The Canadian Centre for Occupational Health and Safety (CCOHS) created a special “Healthy Minds @Work” online resource portal for employees. The resources build on the eight best practices for fostering mental health identified by the Canadian government for employers. These best practices focus on pulling employees into decision-making processes, monitoring workloads for work-life balance, and ensuring all employees feel like they are listened to at work.
Many of the best practices are not far from leading-edge HR practices.For example, “clearly define employees’ duties and responsibilities,” “manage workloads,” and “provide training and learning opportunities” are areas where well-developed HR teams are already giving employees what they need to be mentally healthy at work. The practices of “encouraging employee participation and decision-making,” “model respectful behaviours,” and “recognize employees’ contributions effectively” are things that good managers of people are already doing. The last two best practices – promoting work-life balance and having conflict resolution systems in place – are again hallmarks of good organisational practice, rather than some exceptional accommodation that needs to be made just for a mental health initiative.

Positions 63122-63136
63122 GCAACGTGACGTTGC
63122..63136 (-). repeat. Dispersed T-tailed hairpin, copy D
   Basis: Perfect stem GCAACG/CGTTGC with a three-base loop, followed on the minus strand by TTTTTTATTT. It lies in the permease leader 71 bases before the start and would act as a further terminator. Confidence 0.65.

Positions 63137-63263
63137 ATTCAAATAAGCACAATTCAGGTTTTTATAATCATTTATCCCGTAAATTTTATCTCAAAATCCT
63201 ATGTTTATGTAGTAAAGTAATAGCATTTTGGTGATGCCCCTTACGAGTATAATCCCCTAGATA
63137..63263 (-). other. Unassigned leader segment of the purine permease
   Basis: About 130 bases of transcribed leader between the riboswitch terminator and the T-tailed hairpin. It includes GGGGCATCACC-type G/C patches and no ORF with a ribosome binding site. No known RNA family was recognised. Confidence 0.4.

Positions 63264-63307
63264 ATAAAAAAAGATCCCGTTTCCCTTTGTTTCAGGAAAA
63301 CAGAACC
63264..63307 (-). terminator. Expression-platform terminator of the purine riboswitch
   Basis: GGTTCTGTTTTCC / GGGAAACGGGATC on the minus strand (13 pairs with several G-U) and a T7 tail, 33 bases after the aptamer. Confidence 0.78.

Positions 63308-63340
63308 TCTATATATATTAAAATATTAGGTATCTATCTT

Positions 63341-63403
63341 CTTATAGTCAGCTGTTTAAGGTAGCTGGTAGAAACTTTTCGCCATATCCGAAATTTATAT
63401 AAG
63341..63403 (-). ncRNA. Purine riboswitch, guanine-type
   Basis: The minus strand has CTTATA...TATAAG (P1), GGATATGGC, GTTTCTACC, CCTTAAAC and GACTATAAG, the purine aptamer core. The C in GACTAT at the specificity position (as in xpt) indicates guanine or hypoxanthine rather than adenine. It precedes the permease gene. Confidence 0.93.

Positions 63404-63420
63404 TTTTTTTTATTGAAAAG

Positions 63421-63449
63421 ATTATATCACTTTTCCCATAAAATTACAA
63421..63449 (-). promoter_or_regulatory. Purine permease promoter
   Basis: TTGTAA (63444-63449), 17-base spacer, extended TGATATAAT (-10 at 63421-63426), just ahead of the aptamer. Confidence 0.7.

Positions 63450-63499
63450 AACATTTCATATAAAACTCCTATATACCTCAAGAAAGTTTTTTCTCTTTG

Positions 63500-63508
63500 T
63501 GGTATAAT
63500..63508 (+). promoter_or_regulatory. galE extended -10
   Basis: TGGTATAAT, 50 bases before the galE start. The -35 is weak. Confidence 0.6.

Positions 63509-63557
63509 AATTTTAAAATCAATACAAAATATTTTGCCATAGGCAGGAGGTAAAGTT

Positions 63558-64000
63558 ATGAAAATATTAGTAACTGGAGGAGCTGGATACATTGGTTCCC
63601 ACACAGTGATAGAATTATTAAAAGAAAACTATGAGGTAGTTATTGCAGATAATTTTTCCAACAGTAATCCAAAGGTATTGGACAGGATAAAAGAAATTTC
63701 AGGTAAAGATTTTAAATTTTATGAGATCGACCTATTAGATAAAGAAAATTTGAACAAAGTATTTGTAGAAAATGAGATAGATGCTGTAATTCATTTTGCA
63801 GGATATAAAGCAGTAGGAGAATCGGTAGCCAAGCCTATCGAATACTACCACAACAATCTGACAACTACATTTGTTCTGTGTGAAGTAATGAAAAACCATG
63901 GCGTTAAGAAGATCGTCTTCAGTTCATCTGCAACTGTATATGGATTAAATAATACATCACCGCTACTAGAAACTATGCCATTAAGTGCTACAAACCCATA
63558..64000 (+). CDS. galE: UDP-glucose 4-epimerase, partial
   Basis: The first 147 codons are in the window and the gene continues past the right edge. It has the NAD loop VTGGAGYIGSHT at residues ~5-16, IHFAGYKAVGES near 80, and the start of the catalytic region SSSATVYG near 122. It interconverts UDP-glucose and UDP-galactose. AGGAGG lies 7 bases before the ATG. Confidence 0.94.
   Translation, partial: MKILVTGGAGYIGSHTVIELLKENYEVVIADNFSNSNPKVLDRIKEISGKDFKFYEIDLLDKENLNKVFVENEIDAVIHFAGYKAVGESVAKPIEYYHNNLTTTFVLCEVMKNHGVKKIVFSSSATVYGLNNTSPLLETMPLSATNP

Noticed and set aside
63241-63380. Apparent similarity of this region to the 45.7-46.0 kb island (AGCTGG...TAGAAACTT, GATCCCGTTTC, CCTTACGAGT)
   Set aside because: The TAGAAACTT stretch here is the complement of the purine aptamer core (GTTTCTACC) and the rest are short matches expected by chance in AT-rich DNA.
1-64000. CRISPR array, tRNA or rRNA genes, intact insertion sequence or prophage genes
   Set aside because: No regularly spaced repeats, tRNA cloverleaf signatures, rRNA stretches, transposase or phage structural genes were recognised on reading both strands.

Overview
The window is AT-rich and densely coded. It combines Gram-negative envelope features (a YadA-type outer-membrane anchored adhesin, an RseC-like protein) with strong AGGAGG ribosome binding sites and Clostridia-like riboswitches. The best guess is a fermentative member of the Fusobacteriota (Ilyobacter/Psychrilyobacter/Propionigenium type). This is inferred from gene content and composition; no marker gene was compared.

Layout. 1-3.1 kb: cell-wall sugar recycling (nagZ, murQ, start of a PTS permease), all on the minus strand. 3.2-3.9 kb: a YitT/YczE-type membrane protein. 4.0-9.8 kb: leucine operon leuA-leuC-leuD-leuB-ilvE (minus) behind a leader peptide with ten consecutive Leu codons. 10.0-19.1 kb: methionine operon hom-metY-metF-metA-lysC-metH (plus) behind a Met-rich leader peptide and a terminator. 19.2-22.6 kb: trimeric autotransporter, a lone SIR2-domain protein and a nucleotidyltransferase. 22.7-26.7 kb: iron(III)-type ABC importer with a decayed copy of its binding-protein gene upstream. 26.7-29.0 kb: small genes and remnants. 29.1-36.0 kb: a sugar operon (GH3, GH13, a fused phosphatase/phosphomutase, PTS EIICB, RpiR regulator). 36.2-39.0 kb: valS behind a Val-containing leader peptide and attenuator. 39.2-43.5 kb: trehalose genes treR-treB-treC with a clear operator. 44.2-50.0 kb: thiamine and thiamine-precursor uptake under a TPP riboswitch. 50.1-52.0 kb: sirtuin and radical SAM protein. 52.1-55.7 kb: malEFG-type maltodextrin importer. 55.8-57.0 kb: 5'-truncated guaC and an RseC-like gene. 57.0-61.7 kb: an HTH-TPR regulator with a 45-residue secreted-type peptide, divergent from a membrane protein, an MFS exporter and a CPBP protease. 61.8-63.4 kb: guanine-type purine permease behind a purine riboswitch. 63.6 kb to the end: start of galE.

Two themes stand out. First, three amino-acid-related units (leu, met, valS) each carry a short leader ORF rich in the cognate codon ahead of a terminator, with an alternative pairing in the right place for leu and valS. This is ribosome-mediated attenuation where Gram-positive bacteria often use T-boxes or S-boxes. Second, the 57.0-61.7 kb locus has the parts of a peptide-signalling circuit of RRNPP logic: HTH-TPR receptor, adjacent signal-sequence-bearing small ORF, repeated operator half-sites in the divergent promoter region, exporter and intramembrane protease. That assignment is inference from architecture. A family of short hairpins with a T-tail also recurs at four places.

It turns out employees of all kinds benefit from well-designed workplaces with good communication practices. But for employees who are struggling with depression, anxiety or other mental illnesses, or who are dealing with an addiction, it is dramatically easier for them to show up to work; perform at high levels; and act professionally in a well-structured, supportive environment.
Plus, this same structural development lowers workplace stress levels all around, eliminating a factor that 60 per cent of working age Canadians say impacts their mental health and ability to function well at work.
Tracking Results to Monitor Mental Health
Of course, as with any initiative, tracking and reporting is something that needs to be done. With mental health, though it seems “soft,” the tools for tracking and reporting results can measure tangible, hard-dollar impacts. Plus, in most cases, they can be built into existing dashboards monitoring workplace performance metrics.
The key metrics to consider before and after a mental health investment would be absenteeism, productivity, grievances filed/complaints (depending on the workforce), retention and morale. According to CCOHS, these are areas businesses can expect to see meaningful, measurable changes as a result of their mental health practices. Reports can be done on a month-to-month or year-over-year perspective, depending on what is most appropriate for the business structure.
By building this reporting line into regular business practices, tying it back to the bottom line, and communicating clearly about how it all connects, it is possible to illustrate exactly why mental health matters to every member of the organisation. Front-of-house employees all the way up to C-suite inhabitants can gain clarity about what mental health means to the success (or struggles) of the company as a whole, and see how choosing to care about this health factor truly does add up to a win-win scenario for both employees and organisations.